That Is Not A Bookmark

Loranne's Adventures in Librarying

Points are for people

One quote that really stood out to me this week among our readings in Meaningful Gamification is also the one that really rankles. 

From Sanford: “Points are for people with no imagination.”

In my notes that I took on this reading, I wrote down that quote, and next to it, in big, harsh, angry letters: “BOO!” I can’t tell you why, at the moment, that sits so ill with me, but I’m going to try to use this post as a way of figuring it out.

Do not confuse my dislike of this statement for general disagreement with Sandford’s point. I completely concur that accumulating points ≠ playing a game. However, I don’t think that points (inside or outside of games) are inherently bad, nor are they indicative of a particular failing. “Pointsification,” as Margaret termed it, on the other hand, is a whole ‘nother story, which I will try to address in my next post.

So what do points mean to me? In games that I play with others, they reflect a measure by which I have either triumphed or been beaten. As a highly competitive person in these situations, I don’t always manage to keep my gloat reflex in check. I’m pretty sure I have uttered the words “Do I look like a bus, because I just took you to school!” at least once, in the face of a particularly sweet victory.

In my favorite games, which are, let’s face it, primarily RPGs, points are a simple substitute for marking time and/or experience. When I think of points, I automatically think of XP. Time and experience are both vital in character/story-driven RPGs. They show progress, both of the narrative and the characters involved. Points are the primary vehicle for the development of new abilities, and are sometimes attached to important events in the plot.

However, in both table-top and video game versions I like to play, the specific number of points I’ve gained from any given battle or quest is often the least of my concerns. I don’t play for points, I play to advance the story. Points are a mechanism used by the game to represent that advancement. What matters is not the number of XP itself, but rather whether that number has put my character within reach of a goal–a new skill or item they can use.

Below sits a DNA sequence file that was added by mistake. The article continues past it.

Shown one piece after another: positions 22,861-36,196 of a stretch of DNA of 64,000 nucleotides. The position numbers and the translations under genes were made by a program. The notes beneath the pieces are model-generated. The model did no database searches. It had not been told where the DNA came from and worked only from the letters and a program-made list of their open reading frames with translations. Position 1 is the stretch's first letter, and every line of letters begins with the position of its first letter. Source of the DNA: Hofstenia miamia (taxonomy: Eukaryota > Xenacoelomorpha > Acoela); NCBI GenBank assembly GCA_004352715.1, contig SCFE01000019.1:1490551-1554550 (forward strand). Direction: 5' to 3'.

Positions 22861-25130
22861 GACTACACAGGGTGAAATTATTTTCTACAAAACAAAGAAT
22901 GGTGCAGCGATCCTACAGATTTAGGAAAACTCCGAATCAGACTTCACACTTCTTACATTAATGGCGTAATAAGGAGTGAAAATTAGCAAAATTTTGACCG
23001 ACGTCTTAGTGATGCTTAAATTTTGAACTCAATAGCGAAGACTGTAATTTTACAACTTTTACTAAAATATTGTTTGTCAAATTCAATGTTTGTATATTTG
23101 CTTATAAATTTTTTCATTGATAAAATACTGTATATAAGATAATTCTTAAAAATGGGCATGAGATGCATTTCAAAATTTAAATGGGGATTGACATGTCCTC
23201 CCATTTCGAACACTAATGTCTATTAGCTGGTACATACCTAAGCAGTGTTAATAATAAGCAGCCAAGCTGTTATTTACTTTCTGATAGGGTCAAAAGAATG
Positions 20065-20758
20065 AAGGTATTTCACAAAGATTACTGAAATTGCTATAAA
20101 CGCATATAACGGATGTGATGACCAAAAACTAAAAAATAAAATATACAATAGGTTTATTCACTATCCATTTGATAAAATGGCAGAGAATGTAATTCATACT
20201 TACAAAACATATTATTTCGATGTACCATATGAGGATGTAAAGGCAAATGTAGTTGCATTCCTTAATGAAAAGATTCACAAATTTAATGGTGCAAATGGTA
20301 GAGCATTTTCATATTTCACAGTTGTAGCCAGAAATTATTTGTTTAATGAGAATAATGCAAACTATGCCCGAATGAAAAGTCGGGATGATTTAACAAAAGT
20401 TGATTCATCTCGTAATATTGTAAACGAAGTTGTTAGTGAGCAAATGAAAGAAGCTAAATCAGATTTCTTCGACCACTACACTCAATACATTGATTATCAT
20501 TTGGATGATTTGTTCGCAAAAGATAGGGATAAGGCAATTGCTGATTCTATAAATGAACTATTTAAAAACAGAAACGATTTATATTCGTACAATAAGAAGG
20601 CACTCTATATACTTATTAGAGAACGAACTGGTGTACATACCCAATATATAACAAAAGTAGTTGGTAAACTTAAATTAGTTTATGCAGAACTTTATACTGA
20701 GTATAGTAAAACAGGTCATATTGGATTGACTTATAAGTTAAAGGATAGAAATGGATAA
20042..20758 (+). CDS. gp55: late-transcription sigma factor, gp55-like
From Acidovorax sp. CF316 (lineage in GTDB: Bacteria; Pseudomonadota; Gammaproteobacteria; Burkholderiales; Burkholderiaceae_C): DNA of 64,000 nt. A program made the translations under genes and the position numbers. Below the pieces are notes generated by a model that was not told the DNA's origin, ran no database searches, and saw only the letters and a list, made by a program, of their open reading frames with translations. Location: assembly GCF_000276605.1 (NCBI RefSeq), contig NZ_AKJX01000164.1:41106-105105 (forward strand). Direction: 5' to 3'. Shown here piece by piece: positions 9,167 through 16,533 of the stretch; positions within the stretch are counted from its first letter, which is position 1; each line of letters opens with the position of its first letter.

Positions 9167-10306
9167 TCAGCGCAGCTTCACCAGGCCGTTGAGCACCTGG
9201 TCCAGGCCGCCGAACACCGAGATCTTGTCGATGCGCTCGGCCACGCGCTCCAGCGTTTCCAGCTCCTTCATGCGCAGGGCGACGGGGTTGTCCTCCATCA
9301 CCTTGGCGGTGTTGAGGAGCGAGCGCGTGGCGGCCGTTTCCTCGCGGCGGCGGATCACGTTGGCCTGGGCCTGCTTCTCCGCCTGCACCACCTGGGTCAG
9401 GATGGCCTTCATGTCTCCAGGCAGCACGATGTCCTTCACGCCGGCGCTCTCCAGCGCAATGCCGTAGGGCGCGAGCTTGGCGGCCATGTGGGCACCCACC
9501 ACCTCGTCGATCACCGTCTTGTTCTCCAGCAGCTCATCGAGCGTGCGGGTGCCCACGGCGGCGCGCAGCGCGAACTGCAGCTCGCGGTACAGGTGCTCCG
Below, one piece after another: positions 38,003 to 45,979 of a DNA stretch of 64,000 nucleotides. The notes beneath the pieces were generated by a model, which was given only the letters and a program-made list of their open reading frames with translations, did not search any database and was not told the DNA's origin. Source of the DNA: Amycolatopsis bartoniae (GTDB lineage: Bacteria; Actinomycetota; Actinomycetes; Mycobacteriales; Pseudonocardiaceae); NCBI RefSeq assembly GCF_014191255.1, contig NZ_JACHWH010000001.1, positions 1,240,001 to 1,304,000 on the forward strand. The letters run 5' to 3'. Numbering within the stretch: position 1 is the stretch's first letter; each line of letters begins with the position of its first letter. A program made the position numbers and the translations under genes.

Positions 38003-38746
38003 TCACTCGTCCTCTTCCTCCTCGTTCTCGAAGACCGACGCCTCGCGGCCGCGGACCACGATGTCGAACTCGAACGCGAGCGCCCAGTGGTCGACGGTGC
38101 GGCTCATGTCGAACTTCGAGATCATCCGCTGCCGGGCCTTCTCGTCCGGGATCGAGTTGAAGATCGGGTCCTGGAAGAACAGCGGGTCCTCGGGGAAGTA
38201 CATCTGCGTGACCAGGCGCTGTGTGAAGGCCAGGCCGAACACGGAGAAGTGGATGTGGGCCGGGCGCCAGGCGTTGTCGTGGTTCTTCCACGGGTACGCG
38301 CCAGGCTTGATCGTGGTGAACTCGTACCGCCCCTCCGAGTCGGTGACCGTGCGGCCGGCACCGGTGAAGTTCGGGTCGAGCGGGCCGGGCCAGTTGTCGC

Particularly in terms of time, I think points are very useful. In a long-form game that takes weeks or months to play, days or years pass in-game that are not otherwise strictly bound to realtime. Points can be used to express to the player something that I think it would be otherwise difficult to quantify in our minds. 

In this light, I still disagree with Sanford’s statement, but I don’t think he meant it to be quite such a focal point (pun totally intended). Through points, I don’t have to think as hard to maintain a connection to game and character progress. Which perhaps requires less of my imagination? 

Sandford asserts that there are great games that have nothing to do with points. At the moment, all that comes to mind are the Sims series (The Sims, Sim City, etc.). Sandbox games. And it’s true, they are great. However, I don’t think their greatness necessarily means that points are categorically Bad. There can be poor implementation of point systems,–which I’ll explore further in my upcoming “Pointsification” post– but I don’t see the need to vilify all point systems everywhere. 

Both Sanford and Margaret made statements at various points that amount to the following: a great game is greater than the sum of its parts. I see no reason why those parts can’t include points, so long as they are used thoughtfully, and aren’t the central mechanic of the game.

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This entry was posted on September 16, 2012 by in Uncategorized.
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